The original meaning of the word buffer refers to damping, and its flexible character is maintained in its urban definition which includes the added value of the serious problem of immigration in contemporary cities. In the 1980s, the apartheid regime in South Africa created the urban concept of buffer zones for those areas of generally waste land that served as strips to protect the settlements of the dominant white majority. However, parallel to the official extinction of institutional racism within democracies, the disappearance of obstacles to the free circulation of capital and the lack of freedom of movement of people through frontiers reshapes new urban scenarios that are characterized by exclusion.
Global buffer cities become spaces of transition between countries and continents, where differences in economic development cause the uncontrollable decanting of people and businesses. The interest of the buffer city lies exclusively in the fact that it is crossed to reach the other side, and this condition of area of passage, where legal exchange and illegal traffic are more intense, gives it a high degree of crossovers and social conflict that become spatially various manifestations of a provisional nature. These include ports of frantic activity and deserted unloading beaches, busy airports and stagnant reception centers, formidable logistic platforms, and endless expanses of tents.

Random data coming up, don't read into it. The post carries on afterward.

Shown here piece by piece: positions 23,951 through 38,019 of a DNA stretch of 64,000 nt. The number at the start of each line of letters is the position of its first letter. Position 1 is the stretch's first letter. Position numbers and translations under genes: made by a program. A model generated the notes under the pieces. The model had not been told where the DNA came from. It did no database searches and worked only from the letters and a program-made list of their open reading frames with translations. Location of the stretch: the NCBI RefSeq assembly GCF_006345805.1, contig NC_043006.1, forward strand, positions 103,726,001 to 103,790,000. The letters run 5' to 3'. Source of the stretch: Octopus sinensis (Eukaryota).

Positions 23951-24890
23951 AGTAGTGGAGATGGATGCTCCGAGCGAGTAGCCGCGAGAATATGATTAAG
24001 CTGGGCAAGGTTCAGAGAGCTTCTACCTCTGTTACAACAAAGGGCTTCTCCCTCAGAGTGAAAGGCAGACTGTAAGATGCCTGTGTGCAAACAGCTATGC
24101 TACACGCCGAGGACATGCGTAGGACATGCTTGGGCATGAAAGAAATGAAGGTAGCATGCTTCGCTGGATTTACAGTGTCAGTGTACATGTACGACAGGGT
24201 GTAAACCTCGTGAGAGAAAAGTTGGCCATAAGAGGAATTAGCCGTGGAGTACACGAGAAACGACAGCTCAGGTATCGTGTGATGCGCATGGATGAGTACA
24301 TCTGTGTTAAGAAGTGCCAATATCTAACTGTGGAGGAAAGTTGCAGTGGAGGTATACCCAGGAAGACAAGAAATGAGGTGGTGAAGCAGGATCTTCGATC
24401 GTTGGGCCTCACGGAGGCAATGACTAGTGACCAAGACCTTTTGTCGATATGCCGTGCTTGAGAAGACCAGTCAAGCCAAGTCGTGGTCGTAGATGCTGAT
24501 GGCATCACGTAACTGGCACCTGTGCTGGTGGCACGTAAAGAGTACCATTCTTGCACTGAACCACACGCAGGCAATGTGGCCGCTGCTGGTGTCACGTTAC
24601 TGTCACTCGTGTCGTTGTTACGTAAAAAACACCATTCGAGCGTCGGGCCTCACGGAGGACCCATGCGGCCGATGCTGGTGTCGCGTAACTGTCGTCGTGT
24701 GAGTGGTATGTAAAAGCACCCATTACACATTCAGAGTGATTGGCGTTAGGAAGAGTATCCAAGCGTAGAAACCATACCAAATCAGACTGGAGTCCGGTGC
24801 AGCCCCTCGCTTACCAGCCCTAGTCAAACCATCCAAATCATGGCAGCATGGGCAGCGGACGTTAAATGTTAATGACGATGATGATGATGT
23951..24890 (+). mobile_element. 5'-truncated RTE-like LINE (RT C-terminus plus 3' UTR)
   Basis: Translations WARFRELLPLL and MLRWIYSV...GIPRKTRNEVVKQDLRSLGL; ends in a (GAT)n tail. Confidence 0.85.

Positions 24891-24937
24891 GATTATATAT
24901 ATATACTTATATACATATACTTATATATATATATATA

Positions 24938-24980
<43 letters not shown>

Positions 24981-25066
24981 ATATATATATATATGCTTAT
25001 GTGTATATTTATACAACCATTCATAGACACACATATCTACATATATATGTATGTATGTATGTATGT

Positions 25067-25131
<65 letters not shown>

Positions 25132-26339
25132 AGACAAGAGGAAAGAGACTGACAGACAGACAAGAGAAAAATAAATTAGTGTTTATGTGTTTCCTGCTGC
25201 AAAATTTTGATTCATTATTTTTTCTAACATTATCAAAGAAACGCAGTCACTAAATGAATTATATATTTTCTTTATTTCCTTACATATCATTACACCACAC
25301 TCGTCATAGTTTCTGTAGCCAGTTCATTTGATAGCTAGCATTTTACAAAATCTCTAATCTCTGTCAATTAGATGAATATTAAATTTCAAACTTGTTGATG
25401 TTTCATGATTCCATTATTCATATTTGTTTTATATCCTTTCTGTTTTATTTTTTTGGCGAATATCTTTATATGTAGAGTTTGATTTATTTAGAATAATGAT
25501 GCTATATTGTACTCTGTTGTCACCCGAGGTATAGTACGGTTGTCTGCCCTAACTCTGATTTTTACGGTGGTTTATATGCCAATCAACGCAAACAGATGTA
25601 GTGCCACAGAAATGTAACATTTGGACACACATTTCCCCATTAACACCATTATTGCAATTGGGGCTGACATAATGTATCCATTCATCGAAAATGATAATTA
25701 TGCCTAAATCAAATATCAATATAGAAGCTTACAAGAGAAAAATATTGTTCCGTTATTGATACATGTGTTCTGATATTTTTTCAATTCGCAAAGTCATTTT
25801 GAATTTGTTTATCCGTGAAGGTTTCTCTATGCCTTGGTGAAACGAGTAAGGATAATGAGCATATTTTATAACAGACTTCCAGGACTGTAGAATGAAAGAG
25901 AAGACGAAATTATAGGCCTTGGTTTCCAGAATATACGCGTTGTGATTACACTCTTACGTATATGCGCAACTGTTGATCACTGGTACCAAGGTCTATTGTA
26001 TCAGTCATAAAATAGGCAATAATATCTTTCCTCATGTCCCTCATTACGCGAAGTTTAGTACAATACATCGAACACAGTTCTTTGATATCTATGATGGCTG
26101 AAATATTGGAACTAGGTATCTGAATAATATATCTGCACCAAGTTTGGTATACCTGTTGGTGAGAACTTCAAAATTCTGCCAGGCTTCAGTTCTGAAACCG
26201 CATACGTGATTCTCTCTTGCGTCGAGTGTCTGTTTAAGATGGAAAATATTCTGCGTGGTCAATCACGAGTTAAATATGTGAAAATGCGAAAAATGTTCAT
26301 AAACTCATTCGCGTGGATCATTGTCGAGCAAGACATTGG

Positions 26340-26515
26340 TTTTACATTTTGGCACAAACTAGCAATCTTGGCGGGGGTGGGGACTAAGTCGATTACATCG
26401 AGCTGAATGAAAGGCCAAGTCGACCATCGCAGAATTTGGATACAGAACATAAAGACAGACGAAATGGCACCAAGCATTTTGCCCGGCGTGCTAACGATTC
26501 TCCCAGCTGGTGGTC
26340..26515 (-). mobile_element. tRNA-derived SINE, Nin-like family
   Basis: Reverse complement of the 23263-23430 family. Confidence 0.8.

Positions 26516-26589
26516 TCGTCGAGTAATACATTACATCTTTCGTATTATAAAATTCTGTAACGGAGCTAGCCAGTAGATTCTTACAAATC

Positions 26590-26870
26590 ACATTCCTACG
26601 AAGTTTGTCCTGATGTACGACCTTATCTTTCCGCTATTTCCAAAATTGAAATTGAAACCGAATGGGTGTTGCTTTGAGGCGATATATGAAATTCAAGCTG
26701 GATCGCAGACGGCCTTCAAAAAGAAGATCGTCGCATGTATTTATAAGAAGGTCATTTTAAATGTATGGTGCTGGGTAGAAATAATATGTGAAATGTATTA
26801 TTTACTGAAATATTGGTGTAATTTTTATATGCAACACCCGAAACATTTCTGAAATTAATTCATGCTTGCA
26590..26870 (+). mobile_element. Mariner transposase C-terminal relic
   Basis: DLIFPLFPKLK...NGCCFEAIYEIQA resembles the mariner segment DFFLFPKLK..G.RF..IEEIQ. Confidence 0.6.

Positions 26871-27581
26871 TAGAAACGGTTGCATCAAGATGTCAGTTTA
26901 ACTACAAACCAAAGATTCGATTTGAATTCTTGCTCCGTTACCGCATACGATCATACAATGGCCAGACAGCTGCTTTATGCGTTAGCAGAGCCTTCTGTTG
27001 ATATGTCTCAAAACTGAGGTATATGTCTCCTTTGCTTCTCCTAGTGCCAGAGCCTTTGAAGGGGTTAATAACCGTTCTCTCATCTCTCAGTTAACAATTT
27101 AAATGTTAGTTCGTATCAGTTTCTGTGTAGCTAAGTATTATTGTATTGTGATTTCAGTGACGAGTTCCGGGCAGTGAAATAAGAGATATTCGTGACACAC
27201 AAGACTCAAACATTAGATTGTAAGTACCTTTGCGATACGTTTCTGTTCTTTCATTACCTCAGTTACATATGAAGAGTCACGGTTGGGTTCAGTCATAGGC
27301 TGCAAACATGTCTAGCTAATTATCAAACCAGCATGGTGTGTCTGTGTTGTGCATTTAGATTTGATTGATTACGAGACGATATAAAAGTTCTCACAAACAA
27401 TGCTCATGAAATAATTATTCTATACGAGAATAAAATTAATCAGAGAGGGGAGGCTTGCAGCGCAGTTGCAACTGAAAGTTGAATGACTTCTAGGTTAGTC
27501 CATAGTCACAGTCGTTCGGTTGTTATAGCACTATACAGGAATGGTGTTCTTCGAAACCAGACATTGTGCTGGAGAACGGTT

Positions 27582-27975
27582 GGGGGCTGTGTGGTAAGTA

In contrast to this panorama of change, however, the buffer city tends to protect itself by crystallizing its limits. As often occurs to someone who mediates in a dispute without being able to stand aside, the buffer city takes the hardest blows, and its immediate response is fortification. The material shaping of the differences occurs in the form of the construction of impenetrable armored perimeters, whether fences, ditches, or walls, which are silently patrolled and imperceptibly watched over with the aim of dissuading those who hide in the undergrowth as they wait desperately to make their definitive move.
- ParoleDictionary on the contemporary city.